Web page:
That will not be a problem, mortal. Any competition will be honestly won, for we will provide only the potential. You will have to work for your victories. Do you accept payment?
He hesitated. Given the likely alternative of sprouting feathers, he did not have much choice. “Very well.” He glanced around the clearing nervously. “I’ll take my leave, then.”
Not yet, mortal. We must fulfill our agreement.
Deevers shifted uncomfortably, his breeches suddenly tight. It took a moment for realization to hit, and he twisted around in sudden alarm. At the same time, his already stiff hands went numb, followed by similar problems with his feet.
A wave of disorientation caused him to sway, and he fell forward as the ground seemed to lurch under him. Curiously, he did not drop as far as expected – his hind end had assumed an odd squatting position. The sudden movement was too much for his breeches, which split apart to reveal a new and somewhat familiar appendage over his now-exposed buttocks. The horse’s tail should have looked quite out of place, but it was flagging above hindquarters with a distinctly equine appearance. He wasn’t squatting – his knees were bent the other way!
The ground pushed against him again, but this time he was braced with arms and legs… no, fore and hind legs. His already large body was becoming even more massive with each heartbeat, pressing what were now four equine hooves into the soft earth. The faerie swarmed around him, pulling lightly at the remains of his clothing. All that remained intact was his hat, which was pushed off by his ears as they drifted upwards on the sides of his head.
Incredulous, he lifted a foreleg and watched as pale fur swept over the flesh like a shaggy fire. It was difficult to accept that the massive hoof and thick cannon belonged to him, that this obviously equine transformation was real. Perhaps that was why he felt only a touch of fear, rather than the stark terror that might be expected. But why a horse? How could that possibly meet the terms of his agreement?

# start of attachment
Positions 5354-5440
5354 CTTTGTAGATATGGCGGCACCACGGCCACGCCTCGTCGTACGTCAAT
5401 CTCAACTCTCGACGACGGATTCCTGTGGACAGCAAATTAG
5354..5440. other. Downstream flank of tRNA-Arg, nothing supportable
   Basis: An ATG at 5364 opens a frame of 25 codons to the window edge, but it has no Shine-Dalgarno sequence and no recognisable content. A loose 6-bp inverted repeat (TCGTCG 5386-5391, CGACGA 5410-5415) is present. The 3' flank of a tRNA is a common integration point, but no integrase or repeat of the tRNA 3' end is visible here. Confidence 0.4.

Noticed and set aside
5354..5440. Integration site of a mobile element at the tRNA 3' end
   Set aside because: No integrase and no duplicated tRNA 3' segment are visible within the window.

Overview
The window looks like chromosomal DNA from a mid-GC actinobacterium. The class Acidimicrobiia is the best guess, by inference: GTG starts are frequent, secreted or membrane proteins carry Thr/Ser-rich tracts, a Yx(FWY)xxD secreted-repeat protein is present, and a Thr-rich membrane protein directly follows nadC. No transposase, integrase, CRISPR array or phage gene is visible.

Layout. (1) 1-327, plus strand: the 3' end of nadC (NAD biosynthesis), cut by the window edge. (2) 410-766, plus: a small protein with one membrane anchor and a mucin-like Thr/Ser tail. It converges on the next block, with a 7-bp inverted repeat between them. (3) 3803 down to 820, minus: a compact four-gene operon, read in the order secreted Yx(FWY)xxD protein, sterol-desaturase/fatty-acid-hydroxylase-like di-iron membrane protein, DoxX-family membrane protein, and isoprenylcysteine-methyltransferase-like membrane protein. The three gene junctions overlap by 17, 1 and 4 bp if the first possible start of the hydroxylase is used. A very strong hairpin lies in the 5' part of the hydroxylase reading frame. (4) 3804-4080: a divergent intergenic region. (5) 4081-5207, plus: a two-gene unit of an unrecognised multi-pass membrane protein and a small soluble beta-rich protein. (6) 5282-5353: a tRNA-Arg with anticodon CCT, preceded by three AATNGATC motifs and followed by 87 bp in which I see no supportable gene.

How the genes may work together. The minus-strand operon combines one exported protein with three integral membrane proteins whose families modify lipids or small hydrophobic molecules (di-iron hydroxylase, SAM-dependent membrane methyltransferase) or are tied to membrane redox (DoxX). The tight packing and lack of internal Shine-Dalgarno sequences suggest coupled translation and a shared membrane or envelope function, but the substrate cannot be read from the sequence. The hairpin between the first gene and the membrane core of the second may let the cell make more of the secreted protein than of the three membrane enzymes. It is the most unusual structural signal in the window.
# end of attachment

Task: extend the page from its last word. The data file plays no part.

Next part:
Twisting back, he found himself admiring the solid muscle and sleek hide that were now his. Obviously a draft breed of some kind, solid and short white feathering. The answer popped into his head even as his skull began to sink down behind a protruding face. A Belgian, obviously of the finest breeding. The faerie had been rather literal – the potential trophies for such a horse would carry the same title as that which he had lost, and a young animal would have a life span equal to what he might have had remaining as a man.
The faerie flitted about, creating a curious buzzing in his more sensitive ears. Deevers whuffled deep in his throat, blowing through thick, bristled lips. The transformation appeared to be complete now, yet the magical beings still plucked and patted at his mane and tail, and stroked his cheeks. Twisting around, he was surprised to see that his tail had been wrapped like that of a show horse, and a toss of his head confirmed that his mane was probably braided.
As he worked powerful jaw muscles, something narrow and pliable formed around the end of his muzzle. Trying to focus forward, he managed to pick out brown stripes against the pale blob between his eyes. Leather straps. A halter? One of the faerie grabbed his hat and flew up to place it on his head. They must have created holes in the brim, for he could feel slight pressure around the base of each ear.
He certainly had the trappings of a horse now. Except that he lacked the credentials to compete – even the finest steed was little more than walking dog food without a proper pedigree. Could they have overlooked something that basic? After all, they couldn’t create a past…
Deevers froze at a sudden mental image of other horses with scents that conveyed identity, trust, and companionship. A pasture, strange and familiar at the same time, humans he recognized as friends, but now saw as different creatures outside the herd. It was then he remembered and regretted his own inadvertent condition - no unfair advantages. Which meant…
Payment is complete, mortal. May you find happiness in your new existence.
He snorted indignantly as one of the faerie tugged at his lead, then whuffled in resignation and followed. This was his life now, the equine mindset already becoming familiar. Scents teased his nostrils, telling him that this was the way back to pasture and herd and - mares. Ears perked up and he moved with growing interest. After all, Augustus Lord Deevers, former human and champion stallion, was not one to shirk his duty.